Fossil Shark Teeth
The fossil shark teeth come from several different types of ancient sharks including tiger, mako, sand, otodus, lamna, and an ancient shark called carcharodon megalodon. If a shark loses a tooth while biting into something, another tooth from the second row would replace the missing tooth within four minutes. Thus many teeth were lost over the lifetime of a shark.
Carcharodon Megalodon: This ancient shark lived between 15 million and 25 million years ago. The ancient sharks could grow up to 50 feet in length. The carcharodon megalodon had many rows of sharp teeth. The carcharodon teeth have a single point, often with serrated edges. These teeth vary in size from small to large. The end of the tooth or root is often preserved. The fossil shark teeth are often found in phosphate mines, and sometimes in beach areas. Some teeth are found by divers. A fossil shark tooth is easy to tell from a modern day shark tooth as a fossil tooth is made of stone; the modern tooth is not.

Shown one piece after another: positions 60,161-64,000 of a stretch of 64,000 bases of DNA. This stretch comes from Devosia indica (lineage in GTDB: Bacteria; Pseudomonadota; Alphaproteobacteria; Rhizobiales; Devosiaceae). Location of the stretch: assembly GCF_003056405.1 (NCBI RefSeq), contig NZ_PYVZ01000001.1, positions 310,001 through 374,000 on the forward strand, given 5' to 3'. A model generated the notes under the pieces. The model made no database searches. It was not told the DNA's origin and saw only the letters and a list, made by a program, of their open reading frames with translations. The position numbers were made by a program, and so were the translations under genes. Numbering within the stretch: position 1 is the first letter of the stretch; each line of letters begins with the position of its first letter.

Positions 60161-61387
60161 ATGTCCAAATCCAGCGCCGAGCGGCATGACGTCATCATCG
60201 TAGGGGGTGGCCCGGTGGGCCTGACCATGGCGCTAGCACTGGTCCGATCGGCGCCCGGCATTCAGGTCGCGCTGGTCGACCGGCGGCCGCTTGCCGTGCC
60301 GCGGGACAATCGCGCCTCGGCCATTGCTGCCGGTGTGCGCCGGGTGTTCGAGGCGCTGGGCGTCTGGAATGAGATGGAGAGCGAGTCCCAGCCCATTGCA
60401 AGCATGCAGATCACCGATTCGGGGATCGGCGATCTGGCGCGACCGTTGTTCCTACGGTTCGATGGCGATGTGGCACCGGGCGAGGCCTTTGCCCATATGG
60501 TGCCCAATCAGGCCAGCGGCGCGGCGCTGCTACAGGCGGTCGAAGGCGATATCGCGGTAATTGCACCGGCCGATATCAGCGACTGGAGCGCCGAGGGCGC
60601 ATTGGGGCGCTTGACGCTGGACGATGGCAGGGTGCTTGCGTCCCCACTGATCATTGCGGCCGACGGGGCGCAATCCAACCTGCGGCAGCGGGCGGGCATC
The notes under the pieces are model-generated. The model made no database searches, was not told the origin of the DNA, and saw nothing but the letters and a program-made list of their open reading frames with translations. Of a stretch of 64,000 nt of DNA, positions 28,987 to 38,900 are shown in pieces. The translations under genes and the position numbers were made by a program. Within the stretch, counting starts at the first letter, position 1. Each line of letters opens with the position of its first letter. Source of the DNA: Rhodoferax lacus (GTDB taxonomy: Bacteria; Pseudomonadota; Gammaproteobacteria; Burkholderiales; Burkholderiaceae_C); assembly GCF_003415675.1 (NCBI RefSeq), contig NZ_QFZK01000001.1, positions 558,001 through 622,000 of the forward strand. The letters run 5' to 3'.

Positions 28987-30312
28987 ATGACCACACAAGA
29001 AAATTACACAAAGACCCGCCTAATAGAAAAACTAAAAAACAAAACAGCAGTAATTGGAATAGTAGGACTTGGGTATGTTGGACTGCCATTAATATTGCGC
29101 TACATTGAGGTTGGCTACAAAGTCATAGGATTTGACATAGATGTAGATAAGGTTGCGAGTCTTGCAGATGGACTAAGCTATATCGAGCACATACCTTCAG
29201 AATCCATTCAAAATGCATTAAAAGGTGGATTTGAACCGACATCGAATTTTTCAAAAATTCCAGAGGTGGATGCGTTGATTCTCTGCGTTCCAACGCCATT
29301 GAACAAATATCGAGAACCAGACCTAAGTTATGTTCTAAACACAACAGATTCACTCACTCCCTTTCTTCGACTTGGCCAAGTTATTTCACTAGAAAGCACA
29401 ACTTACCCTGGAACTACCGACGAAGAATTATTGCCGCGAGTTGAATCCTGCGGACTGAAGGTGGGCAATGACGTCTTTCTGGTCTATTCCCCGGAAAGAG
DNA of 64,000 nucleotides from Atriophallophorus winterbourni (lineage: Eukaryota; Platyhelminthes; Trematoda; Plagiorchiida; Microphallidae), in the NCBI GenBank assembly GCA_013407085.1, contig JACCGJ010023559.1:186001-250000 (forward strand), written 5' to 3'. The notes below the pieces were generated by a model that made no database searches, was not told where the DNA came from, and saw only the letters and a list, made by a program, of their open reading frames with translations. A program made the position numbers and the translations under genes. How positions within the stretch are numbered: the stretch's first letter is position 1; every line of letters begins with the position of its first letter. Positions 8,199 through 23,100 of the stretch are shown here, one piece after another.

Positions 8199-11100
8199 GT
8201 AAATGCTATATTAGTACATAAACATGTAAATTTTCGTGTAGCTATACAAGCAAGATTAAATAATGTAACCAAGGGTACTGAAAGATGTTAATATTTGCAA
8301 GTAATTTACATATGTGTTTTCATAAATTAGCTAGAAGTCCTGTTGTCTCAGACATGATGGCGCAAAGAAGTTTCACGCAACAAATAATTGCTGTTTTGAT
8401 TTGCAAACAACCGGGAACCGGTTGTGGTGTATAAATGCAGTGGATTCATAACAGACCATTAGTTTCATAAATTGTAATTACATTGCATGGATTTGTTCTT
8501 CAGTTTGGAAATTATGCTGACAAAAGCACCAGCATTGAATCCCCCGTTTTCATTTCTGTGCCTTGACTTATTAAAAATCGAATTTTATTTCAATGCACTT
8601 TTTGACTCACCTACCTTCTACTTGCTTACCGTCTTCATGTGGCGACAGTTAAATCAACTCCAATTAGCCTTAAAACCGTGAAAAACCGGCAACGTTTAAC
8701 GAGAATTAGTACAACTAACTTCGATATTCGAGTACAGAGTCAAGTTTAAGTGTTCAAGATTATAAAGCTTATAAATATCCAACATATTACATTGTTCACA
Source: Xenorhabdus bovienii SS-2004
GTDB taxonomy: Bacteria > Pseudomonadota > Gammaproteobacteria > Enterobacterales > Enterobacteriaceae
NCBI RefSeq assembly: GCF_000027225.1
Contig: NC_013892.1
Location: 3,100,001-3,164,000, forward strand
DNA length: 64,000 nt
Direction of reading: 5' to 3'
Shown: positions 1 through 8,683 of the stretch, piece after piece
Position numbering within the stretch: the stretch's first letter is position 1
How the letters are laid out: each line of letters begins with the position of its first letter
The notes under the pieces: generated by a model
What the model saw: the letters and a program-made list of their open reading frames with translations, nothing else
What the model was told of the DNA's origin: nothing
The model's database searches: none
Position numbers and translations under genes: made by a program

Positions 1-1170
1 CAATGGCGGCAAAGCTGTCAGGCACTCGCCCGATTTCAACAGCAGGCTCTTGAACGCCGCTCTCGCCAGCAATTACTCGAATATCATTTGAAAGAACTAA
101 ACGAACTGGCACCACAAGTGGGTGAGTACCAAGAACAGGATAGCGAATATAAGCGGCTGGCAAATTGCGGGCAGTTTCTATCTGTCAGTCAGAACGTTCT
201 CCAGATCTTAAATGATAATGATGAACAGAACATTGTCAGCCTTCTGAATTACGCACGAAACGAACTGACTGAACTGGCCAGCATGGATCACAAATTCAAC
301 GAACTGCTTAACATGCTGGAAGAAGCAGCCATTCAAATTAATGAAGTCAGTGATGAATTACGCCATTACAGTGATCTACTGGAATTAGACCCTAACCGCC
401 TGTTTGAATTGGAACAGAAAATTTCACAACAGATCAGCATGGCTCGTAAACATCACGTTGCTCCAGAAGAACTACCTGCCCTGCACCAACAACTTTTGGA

White South Pacific Carcharodon Megalodon: This shark also lived 15 to 25 million years ago. This tooth however was found on the bottom of the ocean during a tooth searching expedition. A complicated process make these the most difficult teeth to find in the world. The teeth are black when found, and are then polished to reveal a bright and clean specimen.
Another ancient shark was the otodus. The otodus teeth are easy to differentiate from the shark tooth as they have two smaller side points on either side of the tooth. The teeth are often preserved with nice sharp edges. They are between 15 million and 25 million years old.